Since April 2017, the Scottish government gained new powers to decide on the employment conditions for disabled people. Mark Cooper is a devoted campaigner for disabled rights in Scotland. In October 2016, he attended the Rehabilitiation International Congress on behalf of Cosmopolita Scotland, where these new powers were announced. In his account of the event, Mark describes on how his experience at the congress affected his view of disability employment and reflects on how the experience has stayed with him over the past year.
Pilar Lima is the first elected official who is deaf in Spain. She has a very extensive professional and activist career. She has been a volunteer at the Vicente Ferrer Foundation in Anantapur and also a professor in several public and private institutions that promote the divulgation of sign language. Among many other projects, she is a co-author of the book ‘Sordo ¡y qué! (Deaf, so what!). In her first speech in the Senate, and with the assistance of an interpreter, she promised: “to work to eliminate any barriers that lead to inequality and infringe on human rights, through a participatory and transparent use of the Senate”. Pilar sees the upcoming elections on December 20th as an opportunity to achieve this change.
Pilar Lima es la primera senadora sorda en España. Lima cuenta con una amplia trayectoria profesional y activista. Fue voluntaria en la Fundación Vicente Ferrer en Anantapur y ha sido profesora en diferentes entidades públicas y privadas que promueven la divulgación de la lengua de signos. Además, entre otros proyectos, es coautora del libro Sordo ¡y qué!. Ahora es la primera senadora sorda del país. En su primera intervención en la Cámara Alta, y con la asistencia de una interprete, prometió “trabajar para erradicar las barreras que provocan desigualdades y que atentan contra los derechos a través de un uso participativo y transparente del Senado”. Pilar ve en las próximas elecciones del 20 de diciembre una oportunidad para realizar este cambio.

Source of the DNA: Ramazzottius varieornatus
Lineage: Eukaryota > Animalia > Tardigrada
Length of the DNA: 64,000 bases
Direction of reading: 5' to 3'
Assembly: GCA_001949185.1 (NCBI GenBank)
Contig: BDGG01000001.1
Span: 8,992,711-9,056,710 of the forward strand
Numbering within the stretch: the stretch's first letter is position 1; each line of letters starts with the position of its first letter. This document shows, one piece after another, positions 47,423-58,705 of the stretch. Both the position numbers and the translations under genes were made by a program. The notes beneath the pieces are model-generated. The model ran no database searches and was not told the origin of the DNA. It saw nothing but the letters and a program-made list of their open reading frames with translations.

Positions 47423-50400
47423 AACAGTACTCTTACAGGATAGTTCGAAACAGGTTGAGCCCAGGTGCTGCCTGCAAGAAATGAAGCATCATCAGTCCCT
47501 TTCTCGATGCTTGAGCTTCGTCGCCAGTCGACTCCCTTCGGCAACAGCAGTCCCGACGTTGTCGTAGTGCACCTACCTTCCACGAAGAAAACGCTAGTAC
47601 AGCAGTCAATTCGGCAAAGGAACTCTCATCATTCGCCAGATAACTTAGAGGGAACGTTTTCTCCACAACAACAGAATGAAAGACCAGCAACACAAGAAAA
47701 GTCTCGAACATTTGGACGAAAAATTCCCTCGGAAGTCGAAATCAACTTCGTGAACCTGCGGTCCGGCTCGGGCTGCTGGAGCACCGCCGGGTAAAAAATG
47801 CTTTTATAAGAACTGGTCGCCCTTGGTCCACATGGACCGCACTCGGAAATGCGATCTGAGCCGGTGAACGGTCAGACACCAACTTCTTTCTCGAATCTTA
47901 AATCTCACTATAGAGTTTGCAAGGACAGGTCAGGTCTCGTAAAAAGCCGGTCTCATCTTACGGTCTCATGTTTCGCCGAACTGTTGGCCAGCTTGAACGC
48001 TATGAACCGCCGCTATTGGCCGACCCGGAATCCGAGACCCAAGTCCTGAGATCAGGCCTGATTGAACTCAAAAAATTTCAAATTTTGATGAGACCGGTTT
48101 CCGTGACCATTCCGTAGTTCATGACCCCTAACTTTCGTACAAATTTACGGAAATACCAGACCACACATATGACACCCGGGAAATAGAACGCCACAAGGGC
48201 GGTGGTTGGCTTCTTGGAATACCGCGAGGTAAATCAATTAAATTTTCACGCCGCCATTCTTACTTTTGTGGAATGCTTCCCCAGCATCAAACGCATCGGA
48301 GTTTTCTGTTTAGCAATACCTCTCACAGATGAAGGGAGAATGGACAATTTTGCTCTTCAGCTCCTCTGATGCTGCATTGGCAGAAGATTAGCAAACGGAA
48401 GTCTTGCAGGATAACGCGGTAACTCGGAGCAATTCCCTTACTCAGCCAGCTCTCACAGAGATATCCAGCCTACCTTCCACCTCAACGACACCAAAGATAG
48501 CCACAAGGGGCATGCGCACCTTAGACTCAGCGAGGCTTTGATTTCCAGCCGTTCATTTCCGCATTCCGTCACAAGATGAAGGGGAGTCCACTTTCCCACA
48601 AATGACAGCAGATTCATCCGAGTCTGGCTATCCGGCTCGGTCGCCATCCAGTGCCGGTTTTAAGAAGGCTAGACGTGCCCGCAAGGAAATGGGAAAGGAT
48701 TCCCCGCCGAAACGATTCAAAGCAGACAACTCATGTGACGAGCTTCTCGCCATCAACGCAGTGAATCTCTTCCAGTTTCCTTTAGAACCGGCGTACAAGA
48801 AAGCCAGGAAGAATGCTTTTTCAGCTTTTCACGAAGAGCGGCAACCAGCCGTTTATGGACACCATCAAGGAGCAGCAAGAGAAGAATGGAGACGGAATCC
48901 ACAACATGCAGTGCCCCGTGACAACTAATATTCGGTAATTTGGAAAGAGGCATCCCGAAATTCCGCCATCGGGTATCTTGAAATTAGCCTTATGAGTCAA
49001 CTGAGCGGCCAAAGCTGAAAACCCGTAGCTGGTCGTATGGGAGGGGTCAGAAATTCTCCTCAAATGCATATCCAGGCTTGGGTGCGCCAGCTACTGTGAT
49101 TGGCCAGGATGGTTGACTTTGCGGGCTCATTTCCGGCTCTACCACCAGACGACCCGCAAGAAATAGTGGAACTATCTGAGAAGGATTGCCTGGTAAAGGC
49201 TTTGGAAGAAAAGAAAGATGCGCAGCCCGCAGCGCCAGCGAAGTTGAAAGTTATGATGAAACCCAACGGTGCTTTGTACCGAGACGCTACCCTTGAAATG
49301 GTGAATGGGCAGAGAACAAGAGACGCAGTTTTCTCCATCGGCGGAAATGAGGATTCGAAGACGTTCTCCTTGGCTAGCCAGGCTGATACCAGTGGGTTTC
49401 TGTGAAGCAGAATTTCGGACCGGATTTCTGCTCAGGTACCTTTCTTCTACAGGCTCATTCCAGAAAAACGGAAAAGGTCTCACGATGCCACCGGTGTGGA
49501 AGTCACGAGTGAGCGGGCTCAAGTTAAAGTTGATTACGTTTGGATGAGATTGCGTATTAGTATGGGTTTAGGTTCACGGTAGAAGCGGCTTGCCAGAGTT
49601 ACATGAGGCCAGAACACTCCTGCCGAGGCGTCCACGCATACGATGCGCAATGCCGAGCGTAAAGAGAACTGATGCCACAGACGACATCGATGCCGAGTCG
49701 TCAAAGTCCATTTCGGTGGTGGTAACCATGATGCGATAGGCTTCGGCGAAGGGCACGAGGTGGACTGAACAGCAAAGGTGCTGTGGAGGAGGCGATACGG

¿Somos conscientes de cómo afectan nuestras actitudes a las personas con minusvalías? ¿Nos influyen negativamente las convenciones sociales cuando nos relacionamos con personas discapacitadas? ¿Cuántos de nosotros somos capaces de imaginarnos a una persona ciega europea haciendo turismo y surfeando en Sudáfrica? Jean Cathro, tomadora de apuntes para estudiantes discapacitados en la Universidad de Edimburgo, sí que pudo y en 2014 fundó Crossing Countries (Cruzando Países en inglés), un proyecto que ofrece oportunidades de voluntariado para todos. Cosmopolita Scotland ha conocido de cerca (1) esta empresa social y ahora Jean se lo cuenta personalmente a nuestros lectores.